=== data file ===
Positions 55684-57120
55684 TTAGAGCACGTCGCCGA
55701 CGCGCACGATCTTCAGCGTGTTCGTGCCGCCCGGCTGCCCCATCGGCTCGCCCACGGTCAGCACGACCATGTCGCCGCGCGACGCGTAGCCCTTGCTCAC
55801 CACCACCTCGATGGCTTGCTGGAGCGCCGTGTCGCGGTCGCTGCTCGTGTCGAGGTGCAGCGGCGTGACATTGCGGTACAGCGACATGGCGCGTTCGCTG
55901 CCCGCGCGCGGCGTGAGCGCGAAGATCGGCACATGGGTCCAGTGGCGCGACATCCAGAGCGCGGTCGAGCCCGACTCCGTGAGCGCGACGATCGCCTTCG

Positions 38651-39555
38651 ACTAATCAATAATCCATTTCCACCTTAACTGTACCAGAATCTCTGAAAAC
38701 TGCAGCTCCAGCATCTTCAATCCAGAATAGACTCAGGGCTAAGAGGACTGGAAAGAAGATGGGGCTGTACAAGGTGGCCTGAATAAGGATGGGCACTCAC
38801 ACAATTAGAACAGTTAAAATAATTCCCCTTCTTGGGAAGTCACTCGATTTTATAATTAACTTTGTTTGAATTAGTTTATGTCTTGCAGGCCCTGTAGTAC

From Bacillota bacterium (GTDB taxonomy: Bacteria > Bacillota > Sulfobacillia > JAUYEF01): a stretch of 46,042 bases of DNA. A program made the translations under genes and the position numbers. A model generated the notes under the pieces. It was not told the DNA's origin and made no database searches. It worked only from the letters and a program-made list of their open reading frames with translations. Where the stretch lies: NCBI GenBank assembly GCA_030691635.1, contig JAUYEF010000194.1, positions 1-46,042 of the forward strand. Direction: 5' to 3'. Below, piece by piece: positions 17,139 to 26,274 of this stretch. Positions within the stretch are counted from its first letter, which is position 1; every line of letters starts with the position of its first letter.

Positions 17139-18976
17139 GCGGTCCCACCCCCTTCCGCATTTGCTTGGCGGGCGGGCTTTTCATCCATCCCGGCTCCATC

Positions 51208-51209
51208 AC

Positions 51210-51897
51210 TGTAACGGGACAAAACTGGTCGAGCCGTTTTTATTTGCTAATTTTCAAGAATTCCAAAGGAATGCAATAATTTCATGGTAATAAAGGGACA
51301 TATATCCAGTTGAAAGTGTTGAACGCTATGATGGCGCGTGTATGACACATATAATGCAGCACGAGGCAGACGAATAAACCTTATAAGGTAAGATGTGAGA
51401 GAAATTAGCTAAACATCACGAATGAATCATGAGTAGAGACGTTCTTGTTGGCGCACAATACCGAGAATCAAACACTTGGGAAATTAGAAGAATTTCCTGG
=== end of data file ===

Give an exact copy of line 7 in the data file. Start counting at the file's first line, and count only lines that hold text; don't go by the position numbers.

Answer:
38651 ACTAATCAATAATCCATTTCCACCTTAACTGTACCAGAATCTCTGAAAAC